Great emails are like a pair of warm thermal socks.
Like flannel pajamas. Like a cozy sweatshirt right out of the dryer. They’re a steaming cup of green tea with a drop of honey on a blistering-cold evening.
Great emails are so accommodating that it’d almost be shameful not to read the entire message.
Unfortunately, they’re also few and far between. Not necessarily because they’re hard to write, but because many see it as unconventional in a business setting.
This is great news for the rest of us, as it makes it that much easier to cut through the noise and come across as relatable. Here are some of my favorite emails, right out of my own inbox, that will have you feeling all warm and cozy inside.
Writing Conversational Email Copy
Be uncomfortably honest
First up is this email I received as part of Noah Kagan’sEmail1K course.
As you can see in the screenshot below, it takes him a few paragraphs to even get into the topic at hand: growing your email list.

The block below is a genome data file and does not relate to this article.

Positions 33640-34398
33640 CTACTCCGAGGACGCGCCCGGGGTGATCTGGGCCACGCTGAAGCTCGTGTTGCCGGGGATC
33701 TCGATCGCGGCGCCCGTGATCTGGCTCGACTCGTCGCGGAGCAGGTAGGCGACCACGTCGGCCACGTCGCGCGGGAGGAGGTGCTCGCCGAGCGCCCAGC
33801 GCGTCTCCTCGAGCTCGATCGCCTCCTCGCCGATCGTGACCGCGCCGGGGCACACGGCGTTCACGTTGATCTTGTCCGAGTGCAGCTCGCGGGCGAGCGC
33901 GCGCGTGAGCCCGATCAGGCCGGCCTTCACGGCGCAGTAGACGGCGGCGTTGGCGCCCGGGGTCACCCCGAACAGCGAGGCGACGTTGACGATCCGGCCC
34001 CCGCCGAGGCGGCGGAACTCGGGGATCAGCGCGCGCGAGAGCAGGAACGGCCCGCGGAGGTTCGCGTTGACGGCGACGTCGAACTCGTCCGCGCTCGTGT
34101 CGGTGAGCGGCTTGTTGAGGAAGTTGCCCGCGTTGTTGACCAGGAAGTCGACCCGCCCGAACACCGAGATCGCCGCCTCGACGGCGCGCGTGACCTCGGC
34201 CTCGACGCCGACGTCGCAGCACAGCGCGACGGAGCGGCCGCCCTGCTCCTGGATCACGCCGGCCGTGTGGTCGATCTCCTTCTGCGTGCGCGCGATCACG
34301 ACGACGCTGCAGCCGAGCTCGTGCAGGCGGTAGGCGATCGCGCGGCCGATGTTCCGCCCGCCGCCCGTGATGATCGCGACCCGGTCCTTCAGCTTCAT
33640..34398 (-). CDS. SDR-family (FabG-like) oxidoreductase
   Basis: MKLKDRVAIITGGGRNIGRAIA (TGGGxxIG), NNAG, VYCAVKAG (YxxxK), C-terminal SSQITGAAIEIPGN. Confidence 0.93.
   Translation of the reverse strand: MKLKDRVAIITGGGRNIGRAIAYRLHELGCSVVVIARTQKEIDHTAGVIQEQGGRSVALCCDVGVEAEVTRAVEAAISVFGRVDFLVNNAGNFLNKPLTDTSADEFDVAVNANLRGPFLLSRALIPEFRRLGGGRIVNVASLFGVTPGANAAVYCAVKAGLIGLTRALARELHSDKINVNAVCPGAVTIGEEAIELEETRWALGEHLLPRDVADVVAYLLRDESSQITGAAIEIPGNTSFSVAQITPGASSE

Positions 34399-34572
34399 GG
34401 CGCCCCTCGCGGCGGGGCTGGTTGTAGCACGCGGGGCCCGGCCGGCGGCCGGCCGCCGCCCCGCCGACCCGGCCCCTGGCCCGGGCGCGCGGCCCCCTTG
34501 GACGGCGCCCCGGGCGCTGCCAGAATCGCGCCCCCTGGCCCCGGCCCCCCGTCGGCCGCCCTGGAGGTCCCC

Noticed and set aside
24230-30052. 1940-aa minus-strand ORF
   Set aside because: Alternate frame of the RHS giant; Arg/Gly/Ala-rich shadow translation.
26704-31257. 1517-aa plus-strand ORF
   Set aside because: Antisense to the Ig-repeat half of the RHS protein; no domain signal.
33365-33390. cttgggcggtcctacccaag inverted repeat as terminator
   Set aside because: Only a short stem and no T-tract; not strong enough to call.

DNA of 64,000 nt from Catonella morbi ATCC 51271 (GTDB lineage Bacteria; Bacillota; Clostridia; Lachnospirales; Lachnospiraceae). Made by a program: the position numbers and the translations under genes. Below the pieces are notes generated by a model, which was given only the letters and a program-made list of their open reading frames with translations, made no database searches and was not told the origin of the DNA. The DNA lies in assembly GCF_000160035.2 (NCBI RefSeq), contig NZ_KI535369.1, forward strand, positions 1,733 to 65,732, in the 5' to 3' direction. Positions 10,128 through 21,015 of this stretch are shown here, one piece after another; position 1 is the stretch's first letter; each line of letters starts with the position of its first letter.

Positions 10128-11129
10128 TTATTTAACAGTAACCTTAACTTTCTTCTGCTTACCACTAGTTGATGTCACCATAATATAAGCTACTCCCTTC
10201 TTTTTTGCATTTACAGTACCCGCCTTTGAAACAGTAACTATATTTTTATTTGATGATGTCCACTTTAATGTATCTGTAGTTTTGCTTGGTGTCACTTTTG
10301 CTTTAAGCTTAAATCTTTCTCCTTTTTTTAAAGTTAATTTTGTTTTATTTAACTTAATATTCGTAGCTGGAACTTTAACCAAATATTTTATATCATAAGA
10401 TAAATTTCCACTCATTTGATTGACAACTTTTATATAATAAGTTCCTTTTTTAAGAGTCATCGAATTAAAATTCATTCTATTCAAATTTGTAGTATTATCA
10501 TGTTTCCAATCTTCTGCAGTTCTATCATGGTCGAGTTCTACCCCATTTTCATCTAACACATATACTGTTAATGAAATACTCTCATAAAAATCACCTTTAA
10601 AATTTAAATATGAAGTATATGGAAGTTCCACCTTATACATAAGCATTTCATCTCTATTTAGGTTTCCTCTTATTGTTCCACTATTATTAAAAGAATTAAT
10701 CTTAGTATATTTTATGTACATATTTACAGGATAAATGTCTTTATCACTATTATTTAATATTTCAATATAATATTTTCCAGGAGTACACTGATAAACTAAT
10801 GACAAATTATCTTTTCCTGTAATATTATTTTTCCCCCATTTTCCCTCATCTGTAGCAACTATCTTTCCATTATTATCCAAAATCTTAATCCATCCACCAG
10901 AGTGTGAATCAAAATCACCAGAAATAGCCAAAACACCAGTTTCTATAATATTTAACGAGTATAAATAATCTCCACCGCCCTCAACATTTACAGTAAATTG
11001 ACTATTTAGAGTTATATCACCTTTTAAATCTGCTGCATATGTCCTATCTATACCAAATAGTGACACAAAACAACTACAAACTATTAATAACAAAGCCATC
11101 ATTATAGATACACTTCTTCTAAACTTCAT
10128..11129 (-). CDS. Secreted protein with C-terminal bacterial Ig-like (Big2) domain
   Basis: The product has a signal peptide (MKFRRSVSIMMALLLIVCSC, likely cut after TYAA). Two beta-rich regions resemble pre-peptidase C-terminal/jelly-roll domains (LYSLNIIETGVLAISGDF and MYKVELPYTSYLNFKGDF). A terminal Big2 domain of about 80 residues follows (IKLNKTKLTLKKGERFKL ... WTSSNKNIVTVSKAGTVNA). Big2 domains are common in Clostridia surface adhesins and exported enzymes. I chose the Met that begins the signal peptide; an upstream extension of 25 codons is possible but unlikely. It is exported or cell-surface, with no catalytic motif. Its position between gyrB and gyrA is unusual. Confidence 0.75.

First he tells me about his current – and pretty unfortunate – situation. Immediately I feel connected and sympathetic. (Man, he’s in for a looong coastal flight.)
Eventually he ties it back to emails, but by now, I’m bought into the message. He’s given me a quick glimpse into his life, and by doing so, created a sense of empathy. Most of us have been cramped on an airplane before. It’s not fun. But this email sure is.
Don’t take yourself too seriously
Leave it to Ann Handley to prove that even automated emails can sound warm and conversational.
After subscribing to any blog or newsletter, we all expect some sort of follow-up email. It’s standard. What Ann manages to do is transform this usually mindless procedure into an opportunity for creating a genuine connection with her followers.
Notice the bits of self-deprecation.
(Note to Ann: It’s no "modest” thrill to see your name in our inboxes each morning.)
Not only has she won your email address, but she’s also won your heart in the process.
Keep it real (and sometimes uncensored)
Emails are sorta like first dates and job interviews in that they’re a misrepresentation of how we really are.